The problem was, my grandfather had taught me I shouldn't take money to do the right thing. So I told Frank no payment was required. He wasn't happy about that, said he didn't want to be owing any one a damned thing. I suggested he might offer me a cup of tea in return for my running errands and he looks like he had swallowed a lemon. But he threw some stuff off a chair , wiped a filthy cup out with his fingers and poured me a cup of tea. I just hoped the hot water would kill any germs, and I think he expected me to take money the next time, but again, I insisted the only payment I could accept was a cup of tea.
Over time though, I like to think Frank came to like me. He kept a clean cup for me and often asked me to stay for a second cup of tea. We would sit near a window and watch the birds, and Frank would tell me all about them. His favourites were corvids. There are several types of corvids. Ravens, crows, Jacdaws, Magpies, they are all related. Frank knew all of them, and everything about them. He told me they were as smart as people...maybe smarter, and more decent as well. He told me how they loved their mates and their families, how they remembered who people who were good then to them, and those who were not.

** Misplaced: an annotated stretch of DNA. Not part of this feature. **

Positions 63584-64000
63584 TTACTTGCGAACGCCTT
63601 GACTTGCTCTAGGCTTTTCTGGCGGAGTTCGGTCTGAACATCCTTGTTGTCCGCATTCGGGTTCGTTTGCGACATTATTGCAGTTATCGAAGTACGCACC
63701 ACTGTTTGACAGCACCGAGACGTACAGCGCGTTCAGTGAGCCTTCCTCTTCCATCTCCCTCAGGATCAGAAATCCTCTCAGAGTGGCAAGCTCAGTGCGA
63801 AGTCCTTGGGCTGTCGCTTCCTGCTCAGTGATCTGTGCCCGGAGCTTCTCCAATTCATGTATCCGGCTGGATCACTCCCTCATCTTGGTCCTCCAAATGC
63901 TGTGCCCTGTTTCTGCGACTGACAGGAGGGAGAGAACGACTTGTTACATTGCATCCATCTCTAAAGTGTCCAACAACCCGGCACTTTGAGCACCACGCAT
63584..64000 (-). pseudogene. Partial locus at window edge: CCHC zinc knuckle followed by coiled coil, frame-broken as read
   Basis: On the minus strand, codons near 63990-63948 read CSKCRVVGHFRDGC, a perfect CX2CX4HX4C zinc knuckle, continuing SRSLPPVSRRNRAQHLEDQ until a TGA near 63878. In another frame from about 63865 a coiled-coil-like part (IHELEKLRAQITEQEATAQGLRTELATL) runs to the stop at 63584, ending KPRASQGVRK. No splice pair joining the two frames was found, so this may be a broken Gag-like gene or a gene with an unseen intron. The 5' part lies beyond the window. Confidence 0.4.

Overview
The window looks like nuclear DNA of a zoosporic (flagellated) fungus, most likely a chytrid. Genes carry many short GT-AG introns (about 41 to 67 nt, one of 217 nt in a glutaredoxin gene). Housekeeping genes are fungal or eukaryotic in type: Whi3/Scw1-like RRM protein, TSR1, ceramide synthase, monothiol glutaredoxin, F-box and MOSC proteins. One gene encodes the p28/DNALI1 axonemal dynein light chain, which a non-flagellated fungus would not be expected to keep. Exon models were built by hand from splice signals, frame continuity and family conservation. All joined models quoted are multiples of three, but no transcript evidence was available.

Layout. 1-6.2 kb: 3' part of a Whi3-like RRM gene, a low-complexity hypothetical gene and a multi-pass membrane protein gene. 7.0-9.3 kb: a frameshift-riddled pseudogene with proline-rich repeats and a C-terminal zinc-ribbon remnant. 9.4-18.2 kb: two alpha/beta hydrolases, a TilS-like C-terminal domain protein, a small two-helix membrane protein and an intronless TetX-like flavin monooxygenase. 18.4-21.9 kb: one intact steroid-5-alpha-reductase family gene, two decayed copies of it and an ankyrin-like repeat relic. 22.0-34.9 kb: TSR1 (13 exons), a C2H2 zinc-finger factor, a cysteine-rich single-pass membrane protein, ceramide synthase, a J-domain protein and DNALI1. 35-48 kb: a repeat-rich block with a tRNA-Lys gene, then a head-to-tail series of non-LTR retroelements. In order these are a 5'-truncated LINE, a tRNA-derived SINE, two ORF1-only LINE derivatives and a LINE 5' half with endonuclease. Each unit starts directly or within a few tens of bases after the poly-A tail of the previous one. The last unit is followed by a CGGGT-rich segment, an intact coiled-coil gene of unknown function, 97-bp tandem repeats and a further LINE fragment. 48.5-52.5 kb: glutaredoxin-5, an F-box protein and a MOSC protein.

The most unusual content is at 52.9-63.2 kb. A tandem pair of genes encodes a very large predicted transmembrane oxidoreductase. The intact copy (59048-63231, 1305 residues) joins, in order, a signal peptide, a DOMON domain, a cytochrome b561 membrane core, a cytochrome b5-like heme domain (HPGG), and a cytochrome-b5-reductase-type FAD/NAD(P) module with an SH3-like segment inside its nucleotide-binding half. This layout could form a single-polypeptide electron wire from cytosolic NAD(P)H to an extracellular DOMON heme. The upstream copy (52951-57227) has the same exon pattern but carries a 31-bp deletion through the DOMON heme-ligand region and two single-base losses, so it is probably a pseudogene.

It wasn't a one way friendship by any means. Frank didn't let people in easily, but once he did, he genuinely cared . He had every bit as much loyalty As those birds he watched all day. They knew him As well. After several months he must have decided I had earned an invite to get to know them As well and asked me hold to my hand out the window with a peanut. I was overly thrilled with the idea but it seemed to mean a lot to him. So I did and moments later a bird snatched the peanut, thankfully leaving my fingers intact. Frank smiled, it seems I had passed a test. He told me the birds knew good people from bad. And I smiled. It was not like Frank to call any human good.
As the months wore on he told me about his family as well, about a younger sister he never to spoke with and in time , he decided to break the ice and wish her Happy Christmas. One thing led to another, and he moved away to live with her so I never saw him again. He was an elderly man then, and I was younh so he must have crossed over long ago.
But for some reason when I saw a sad and scruffy looking magpie, I didn't think of the superstitions. I thought of an old friend. I smiled despite the pain and decided to leave him fresh water and food in case he called back the next day.